William W Pinsky and Mandeep R Mehra explain to Cardiovascular News how international medical graduates contribute to both their adopted country and their country of origin, providing benefits for all.
It should come as no surprise that international medical graduates (IMGs) are vital to US healthcare, with 25% of our active physician workforce having received their medical education outside of the USA and Canada, according to data from the American Medical Association. In the cardiovascular specialties, the proportion of IMGs—one-third of active physicians—is even more significant. In interventional cardiology, 44% of active physicians in the USA are IMGs.
Of these IMGs in cardiovascular specialties, 15% are US citizens who travelled abroad for their medical education. The IMGs in the USA who are cardiovascular physicians come from more than 130 other countries. They are drawn to the USA as a premier location for advanced training in cardiovascular care, where they not only have access to traditional training but also to a host of programmes that represent emerging knowledge, research, and techniques shaping the future of cardiovascular care.
The training opportunities afforded to IMGs in US graduate medical education (GME) programmes are the foundation for the extraordinary contributions they make to care, not only in the USA, but around the world. The Educational Commission for Foreign Medical Graduates (ECFMG) is the sole sponsor of foreign national physicians for the J-1 visa to participate in US clinical training programmes. The J-1 is the most common visa classification employed for this purpose, and therefore the ECFMG’s data provide a representative snapshot of the pipeline of foreign national IMGs who pursue US training to enter cardiovascular care. This indicates that IMGs from outside the USA are pursuing advanced US training in several fields. In 2018, the ECFMG sponsored 651 foreign national IMGs as fellows to train in nearly 40 cardiovascular specialisations within anaesthesiology, general surgery, internal medicine, paediatrics, radiology, and thoracic surgery. They engaged in training programmes located in 43 US states, with numbers growing by 23% over the past five years.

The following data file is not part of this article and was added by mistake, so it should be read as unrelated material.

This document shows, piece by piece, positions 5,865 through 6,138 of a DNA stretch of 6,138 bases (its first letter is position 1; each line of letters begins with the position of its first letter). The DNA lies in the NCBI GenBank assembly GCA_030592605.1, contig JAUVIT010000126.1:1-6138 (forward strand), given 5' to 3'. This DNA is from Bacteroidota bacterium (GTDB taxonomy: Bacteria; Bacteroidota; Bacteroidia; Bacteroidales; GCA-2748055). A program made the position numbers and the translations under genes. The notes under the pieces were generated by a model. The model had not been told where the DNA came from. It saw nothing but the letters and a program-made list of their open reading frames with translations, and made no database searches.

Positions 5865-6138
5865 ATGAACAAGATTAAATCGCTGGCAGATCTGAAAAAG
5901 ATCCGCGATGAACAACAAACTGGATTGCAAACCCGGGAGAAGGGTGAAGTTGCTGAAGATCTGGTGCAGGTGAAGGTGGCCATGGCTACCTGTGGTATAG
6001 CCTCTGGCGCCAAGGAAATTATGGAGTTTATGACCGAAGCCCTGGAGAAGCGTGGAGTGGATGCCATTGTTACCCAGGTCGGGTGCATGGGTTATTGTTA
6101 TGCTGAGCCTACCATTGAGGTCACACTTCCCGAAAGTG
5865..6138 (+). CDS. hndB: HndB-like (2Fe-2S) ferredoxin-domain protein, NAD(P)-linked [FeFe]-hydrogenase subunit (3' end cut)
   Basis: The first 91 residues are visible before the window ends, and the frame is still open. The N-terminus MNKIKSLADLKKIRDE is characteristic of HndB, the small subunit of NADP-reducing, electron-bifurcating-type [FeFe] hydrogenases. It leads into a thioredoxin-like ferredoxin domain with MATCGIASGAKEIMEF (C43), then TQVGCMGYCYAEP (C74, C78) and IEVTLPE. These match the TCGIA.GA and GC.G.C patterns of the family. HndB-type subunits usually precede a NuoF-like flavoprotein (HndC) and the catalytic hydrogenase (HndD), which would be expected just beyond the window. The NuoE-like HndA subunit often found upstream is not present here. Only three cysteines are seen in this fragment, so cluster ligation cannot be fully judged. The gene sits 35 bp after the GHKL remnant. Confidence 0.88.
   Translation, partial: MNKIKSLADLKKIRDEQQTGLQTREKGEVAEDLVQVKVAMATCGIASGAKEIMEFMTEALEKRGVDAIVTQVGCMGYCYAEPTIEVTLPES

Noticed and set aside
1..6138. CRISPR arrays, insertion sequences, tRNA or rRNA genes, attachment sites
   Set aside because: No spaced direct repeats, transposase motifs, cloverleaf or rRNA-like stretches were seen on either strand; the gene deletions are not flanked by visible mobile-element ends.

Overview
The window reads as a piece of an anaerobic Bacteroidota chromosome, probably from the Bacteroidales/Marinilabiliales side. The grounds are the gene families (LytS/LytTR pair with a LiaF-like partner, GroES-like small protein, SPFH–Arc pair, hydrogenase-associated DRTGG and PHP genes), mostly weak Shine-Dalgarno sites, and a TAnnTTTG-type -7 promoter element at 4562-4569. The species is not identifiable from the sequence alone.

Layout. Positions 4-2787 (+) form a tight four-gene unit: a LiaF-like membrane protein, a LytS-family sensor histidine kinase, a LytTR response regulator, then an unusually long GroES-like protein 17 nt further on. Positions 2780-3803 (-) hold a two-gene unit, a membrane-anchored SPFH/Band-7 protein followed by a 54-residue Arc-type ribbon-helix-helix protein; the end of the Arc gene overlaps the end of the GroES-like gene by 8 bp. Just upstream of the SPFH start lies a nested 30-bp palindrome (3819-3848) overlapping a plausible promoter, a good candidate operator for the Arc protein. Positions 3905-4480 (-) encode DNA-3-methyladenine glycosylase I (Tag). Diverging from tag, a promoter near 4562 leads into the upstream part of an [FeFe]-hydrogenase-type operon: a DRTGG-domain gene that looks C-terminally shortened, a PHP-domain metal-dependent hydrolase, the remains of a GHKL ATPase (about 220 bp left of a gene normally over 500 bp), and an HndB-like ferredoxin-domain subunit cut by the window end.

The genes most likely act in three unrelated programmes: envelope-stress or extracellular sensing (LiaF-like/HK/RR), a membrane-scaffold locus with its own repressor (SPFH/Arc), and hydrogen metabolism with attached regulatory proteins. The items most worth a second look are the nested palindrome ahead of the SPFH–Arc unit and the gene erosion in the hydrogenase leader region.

The purpose of the J-1 visa is educational and cultural exchange. In keeping with this, ECFMG-sponsored J-1 physicians are required to return home for at least two years after completion of training before they are eligible to change visa status. Although legal options have evolved that allow some of these physicians to remain in the USA, many return to their home countries, where they apply the knowledge and skills acquired in the USA. These skills are highly transferrable, ensuring a positive impact on local healthcare. It is common for IMGs who return home to become leaders in clinical and academic settings, influencing the practice and education of new generations of physicians. And, physicians who return to countries where technological resources are lacking are well positioned to advocate for the adoption of such resources.
Some IMGs remain in the USA to practice, providing vital healthcare services. But many retain strong ties to their home countries and make significant contributions to local medical education and healthcare systems. These contributions include service to home country medical schools, foundations established by US-based ethnic physician organisations, and travel to their home country to conduct medical and surgical clinics.
The role of IMGs in cardiovascular specialties in the USA mirrors their role in other medical specialties―they serve in large numbers, enrich the clinical learning environment with an international perspective, and add much needed diversity to the physician workforce. As cardiovascular physicians, we are gratified the USA continues to welcome highly qualified physicians who become leaders in cardiovascular care regardless of where they originate and where, ultimately, they practice.
William W Pinsky is president and CEO of the Educational Commission for Foreign Medical Graduates (ECFMG), board chair of the Foundation for Advancement of International Medical Education and Research (FAIMER), and an honorary professor of the University of Queensland, Brisbane, Australia.
Mandeep R Mehra is the William Harvey distinguished chair in advanced cardiovascular medicine, medical director of the Brigham and Women’s Hospital Heart and Vascular Center, and a professor of medicine at Harvard Medical School, Boston, USA.